New advances for CRISPR-Cas9 tools
Researchers are pushing the boundaries of CRISPR-Cas9 editing—and taking the science in different directions.
In one study, published in Nature Plants, researchers from Zhejiang University in China engineered a plant negative-strand RNA virus-based vector for DNA-free in planta delivery of an entire CRISPR-Cas9 cassette. The result? Single, multiplex mutagenesis and high-frequency chromosome deletions in a model allotetraploid tobacco host. That report goes hand-in-hand with another study in Nature Plants, this one led by a Finnish researcher, which combined Cas9 and an XVE-based cell type-specific inducible system allowing target genes to be efficiently and conditionally knocked out at any stage in their development.
In a third study, this one published in Science and led by researchers from the Jennifer Doudna lab at the University of California, Berkeley, a 3D structure of a base editor was obtained, and it “provides a roadmap for tweaking base editors to make them more versatile and controllable for use in patients,” according to an article from the university.
Plant genome editing
The Chinese study succeeded in high-frequency chromosome deletions, the authors reported.
“Over 90% of plants regenerated from virus-infected tissues without selection contained targeted mutations, among which up to 57% carried tetra-allelic, inheritable mutations,” the authors wrote. “The viral vector remained stable even after mechanical transmission, and can readily be eliminated from mutated plants during regeneration or after seed setting.”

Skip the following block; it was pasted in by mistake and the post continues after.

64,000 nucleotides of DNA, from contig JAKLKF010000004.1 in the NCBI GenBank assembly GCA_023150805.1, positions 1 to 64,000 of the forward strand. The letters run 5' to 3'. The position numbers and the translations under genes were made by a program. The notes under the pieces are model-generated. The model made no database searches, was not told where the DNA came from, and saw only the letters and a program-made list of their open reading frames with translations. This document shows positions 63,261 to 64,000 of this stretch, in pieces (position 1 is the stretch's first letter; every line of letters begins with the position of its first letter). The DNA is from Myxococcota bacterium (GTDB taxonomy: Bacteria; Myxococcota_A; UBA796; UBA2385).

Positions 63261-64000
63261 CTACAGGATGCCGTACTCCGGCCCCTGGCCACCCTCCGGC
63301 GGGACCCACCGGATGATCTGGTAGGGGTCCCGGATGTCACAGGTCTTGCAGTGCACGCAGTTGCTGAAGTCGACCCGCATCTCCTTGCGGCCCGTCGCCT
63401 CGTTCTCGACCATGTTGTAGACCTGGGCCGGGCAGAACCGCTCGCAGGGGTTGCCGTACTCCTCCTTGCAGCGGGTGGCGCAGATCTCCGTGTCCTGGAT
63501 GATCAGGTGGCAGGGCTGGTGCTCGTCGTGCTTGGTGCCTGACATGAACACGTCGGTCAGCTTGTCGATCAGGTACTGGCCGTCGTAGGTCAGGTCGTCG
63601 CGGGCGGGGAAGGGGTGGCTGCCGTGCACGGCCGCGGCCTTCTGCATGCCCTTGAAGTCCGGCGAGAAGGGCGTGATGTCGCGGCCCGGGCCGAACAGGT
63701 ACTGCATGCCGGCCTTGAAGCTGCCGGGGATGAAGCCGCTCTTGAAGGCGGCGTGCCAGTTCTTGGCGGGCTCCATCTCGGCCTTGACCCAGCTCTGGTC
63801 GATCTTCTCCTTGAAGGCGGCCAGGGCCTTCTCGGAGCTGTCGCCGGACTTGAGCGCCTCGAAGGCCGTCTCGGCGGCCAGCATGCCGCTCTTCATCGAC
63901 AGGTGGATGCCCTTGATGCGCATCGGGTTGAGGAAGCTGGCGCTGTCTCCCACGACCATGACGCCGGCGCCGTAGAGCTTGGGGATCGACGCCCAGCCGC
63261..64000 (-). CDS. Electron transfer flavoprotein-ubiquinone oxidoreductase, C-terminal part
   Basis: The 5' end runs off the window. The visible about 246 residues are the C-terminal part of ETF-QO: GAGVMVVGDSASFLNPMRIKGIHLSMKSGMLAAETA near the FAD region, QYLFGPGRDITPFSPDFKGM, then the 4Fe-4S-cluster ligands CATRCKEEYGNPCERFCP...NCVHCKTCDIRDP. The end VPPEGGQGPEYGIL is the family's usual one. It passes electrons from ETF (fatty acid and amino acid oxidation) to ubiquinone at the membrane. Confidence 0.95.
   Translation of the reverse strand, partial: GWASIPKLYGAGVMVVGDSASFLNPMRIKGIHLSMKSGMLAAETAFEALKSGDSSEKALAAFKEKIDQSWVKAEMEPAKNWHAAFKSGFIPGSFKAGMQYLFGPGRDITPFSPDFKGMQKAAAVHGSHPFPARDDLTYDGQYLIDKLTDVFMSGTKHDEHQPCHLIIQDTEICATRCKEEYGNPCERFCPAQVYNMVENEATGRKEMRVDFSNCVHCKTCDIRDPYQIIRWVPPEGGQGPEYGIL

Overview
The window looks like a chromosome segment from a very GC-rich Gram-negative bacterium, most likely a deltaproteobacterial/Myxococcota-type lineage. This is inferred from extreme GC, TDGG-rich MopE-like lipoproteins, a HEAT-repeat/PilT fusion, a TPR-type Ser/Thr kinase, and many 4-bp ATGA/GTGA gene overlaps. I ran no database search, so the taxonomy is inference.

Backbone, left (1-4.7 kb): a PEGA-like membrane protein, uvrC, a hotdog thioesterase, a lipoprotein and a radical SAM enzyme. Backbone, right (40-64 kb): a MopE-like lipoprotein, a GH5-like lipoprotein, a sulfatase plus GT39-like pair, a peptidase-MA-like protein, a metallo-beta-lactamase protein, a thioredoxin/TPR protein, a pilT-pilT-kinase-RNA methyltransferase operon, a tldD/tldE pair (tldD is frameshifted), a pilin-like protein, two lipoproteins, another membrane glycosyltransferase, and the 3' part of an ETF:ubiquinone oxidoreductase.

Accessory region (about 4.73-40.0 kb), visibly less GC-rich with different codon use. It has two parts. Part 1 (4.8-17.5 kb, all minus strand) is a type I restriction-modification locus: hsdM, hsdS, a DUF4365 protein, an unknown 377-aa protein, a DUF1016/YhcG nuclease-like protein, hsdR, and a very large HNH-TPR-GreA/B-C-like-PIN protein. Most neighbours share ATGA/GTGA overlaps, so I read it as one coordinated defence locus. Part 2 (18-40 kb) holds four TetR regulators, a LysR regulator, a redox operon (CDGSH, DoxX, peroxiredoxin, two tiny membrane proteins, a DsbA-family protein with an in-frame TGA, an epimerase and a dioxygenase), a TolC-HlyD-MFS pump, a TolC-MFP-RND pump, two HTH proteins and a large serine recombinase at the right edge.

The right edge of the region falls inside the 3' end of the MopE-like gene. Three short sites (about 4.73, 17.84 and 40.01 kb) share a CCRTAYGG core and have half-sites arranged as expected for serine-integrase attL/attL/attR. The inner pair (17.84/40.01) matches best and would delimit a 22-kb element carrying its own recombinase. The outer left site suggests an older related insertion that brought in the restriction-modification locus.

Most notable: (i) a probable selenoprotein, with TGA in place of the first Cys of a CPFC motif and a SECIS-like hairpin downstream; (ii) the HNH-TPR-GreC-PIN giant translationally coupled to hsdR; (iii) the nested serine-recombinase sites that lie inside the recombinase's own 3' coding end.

A byproduct of that success, they added, was minimal or nonexistent off-target effects that accompany high on-target activities. Overall, they called the process convenient, efficient, and cost-effective when it comes to CRISPR-Cas9 gene editing in plants through viral infection.
The Finnish study, meanwhile, hunts down the ability to disable a gene completely and conditionally, which would help in the case of overexpression.
“Our tool is easy to construct and will be particularly useful for studying genes having null alleles that are non-viable or show pleiotropic developmental defects,” the authors wrote.
A 3D structure
Base editors bind to DNA and replace one nucleotide with another. In medicine, the goal is to correct single-nucleotide mutations in human genomes, which could address more than half of all known genetic diseases.
The 3D structure from Berkeley, the school said, “provides a roadmap for tweaking base editors to make them more versatile and controllable for use in patients.”
It was produced using cryo-electron microscopy, a technology which won the 2017 Nobel Prize in Chemistry. Cyro-electron microscopy works by freezing a biological sample so it can be seen with the least possible distortion and the fewest possible artifacts.
The value of the structure is that researchers can now see base editing in action and understand when it works, when it doesn’t, and how to design new base editors to make them better.
“This collaborative project reveals the beautiful molecular structure of a state-of-the-art, highly active base editor — ABE8e — caught in the act of engaging a target DNA site,” stated study co-author David R. Liu.